Cusumano 2015 Shamaris Grillo Sicily Tasting Note
The bright, crisp, minerality of a Champagne and the acidity, slight tropical notes, and fresh green aromas of a Sauvignon Blanc. A nose of starfruit, lightly ripe pineapple, lime, grass, a hint of yeasty bread, and a waft of salty ocean air. The palate is very fresh with zippy acidity throughout, a pleasurably slick texture, more green apple, mineral notes across a long finish
We tasted this grillo from Sicily as part of an International Whites dinner party and tasting exercise. We also reviewed it for International Wine Report and scored it 90 points. For one of our pairing recipes see Stuffed Fish: Spanikopita Filled Dover Sole. For notes on some of the other whites we reviewed that night see and Planeta la Segreta Bianco 2016 Sicily Vivanco 2016 White Rioja To learn more about this grape see an excerpt from Wines of Sicily below. Well after the pretty picture of our food.
Description: Grillo is a traditional Sicilian grape whose modern potential has been recognized by the island’s young generation of winemakers, who are bottling it in styles ranging from bright and savory to structured and mature. Grillo is one of the best-known Sicilian grapes.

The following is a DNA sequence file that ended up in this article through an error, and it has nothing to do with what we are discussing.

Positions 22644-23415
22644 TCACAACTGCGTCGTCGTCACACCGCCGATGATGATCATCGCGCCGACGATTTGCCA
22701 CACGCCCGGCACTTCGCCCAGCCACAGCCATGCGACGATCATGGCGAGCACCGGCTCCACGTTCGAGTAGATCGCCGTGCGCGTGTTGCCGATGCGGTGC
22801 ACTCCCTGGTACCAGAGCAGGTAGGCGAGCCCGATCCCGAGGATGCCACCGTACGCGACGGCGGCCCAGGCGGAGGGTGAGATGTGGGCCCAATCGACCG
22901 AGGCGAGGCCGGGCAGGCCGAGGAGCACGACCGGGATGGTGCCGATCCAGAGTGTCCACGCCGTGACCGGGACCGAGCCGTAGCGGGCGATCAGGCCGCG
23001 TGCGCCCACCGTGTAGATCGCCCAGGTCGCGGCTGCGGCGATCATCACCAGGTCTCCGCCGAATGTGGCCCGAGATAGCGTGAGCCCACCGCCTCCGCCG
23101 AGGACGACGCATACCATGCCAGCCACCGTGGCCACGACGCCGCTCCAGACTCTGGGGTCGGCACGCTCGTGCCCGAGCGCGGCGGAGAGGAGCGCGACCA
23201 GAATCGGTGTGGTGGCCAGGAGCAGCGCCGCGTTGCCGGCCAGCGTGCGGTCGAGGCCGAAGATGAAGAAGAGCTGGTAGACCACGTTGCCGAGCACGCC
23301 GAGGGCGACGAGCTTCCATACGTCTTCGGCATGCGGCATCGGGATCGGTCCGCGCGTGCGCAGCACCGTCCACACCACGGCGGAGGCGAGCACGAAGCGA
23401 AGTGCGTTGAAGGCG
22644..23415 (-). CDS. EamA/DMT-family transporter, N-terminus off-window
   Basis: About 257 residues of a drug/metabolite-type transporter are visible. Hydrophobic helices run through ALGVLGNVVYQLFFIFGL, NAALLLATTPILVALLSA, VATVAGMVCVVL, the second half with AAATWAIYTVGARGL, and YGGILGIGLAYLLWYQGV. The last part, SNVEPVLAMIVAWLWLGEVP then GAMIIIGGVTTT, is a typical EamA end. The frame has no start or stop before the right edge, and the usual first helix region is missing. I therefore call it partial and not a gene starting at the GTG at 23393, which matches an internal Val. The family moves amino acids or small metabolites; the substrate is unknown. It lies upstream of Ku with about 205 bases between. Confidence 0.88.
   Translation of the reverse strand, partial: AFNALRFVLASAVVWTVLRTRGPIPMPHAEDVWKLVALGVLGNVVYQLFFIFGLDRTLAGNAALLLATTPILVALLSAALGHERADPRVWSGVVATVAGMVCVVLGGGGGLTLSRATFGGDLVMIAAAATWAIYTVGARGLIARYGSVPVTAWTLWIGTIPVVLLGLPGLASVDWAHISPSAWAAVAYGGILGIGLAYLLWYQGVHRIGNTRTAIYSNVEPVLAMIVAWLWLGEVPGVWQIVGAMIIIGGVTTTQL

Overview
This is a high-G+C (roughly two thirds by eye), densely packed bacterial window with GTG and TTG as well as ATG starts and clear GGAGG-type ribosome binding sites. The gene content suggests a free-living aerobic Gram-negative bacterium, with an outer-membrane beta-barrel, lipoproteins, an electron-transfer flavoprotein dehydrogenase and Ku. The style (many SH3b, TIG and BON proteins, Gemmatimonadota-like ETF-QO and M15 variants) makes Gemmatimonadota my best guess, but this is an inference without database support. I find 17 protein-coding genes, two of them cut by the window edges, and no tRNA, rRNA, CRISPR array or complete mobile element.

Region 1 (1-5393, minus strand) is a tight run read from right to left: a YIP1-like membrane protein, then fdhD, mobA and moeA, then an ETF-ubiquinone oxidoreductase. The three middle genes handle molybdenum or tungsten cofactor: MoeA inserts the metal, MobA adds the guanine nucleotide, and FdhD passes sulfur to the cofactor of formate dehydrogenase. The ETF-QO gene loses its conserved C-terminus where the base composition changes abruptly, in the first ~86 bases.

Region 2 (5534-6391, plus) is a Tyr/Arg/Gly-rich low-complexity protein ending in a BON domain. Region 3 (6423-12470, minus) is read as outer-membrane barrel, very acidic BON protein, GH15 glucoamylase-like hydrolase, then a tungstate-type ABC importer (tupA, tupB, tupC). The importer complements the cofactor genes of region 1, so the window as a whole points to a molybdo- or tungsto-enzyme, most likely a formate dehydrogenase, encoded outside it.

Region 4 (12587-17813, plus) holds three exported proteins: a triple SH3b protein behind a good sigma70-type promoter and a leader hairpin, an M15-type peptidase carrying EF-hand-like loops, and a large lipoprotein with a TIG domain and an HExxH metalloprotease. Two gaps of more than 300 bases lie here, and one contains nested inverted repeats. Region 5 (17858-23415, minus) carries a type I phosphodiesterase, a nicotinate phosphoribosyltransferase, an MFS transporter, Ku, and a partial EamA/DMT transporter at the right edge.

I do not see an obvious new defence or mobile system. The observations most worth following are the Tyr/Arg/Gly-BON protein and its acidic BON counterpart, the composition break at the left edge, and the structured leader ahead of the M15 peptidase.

Alone or blended with Chardonnay or the local Catarratto grape, elegant, aromatic Grillo wines make lovely aperitifs and also refresh the palate with a variety of cuisines. The dishes and ingredients of the healthful and delicious Mediterranean diet—influenced by the Greeks, Romans, Arabs, Spanish and French—are especially suited for the lighter meals of the summer season, and Grillo is specially suited to grilled foods, enjoyed al fresco.
When Grillo grapes are gently pressed and the juice is fermented at cold temperatures, the finished wines smell like fresh-cut grass and grapefruit, and they have a streak of acidity that makes them the perfect aperitivo. When served well-chilled on a warm summer day, alone or with grilled shrimp, salmon sashimi or a fresh cucumber-fennel salad, Grillo is the ideal starter.
Winemakers who vinify Grillo using lees contact create deeper, fuller-bodied expressions of the grape, with aromas and flavors that resemble ripe citrus and spice. This style of Grillo holds up to seafood pastas, roasted fowl and even baked casseroles.
The hallmark dish most often paired with Grillo is grilled swordfish. When complemented with a glass of Grillo, swordfish—grilled to medium and served with a simple, briny, herbal relish of capers, olives, almonds, herbs, peppers and olive oil—effortlessly transports your dining experience to the island of Sicily.
You’ll see Grillo popping up on wine lists, retail shelves and picnic tables everywhere this summer as Americans discover this versatile white. Chill a bottle or two and pair with this easy-to-prepare recipe to catch the Grillo wave.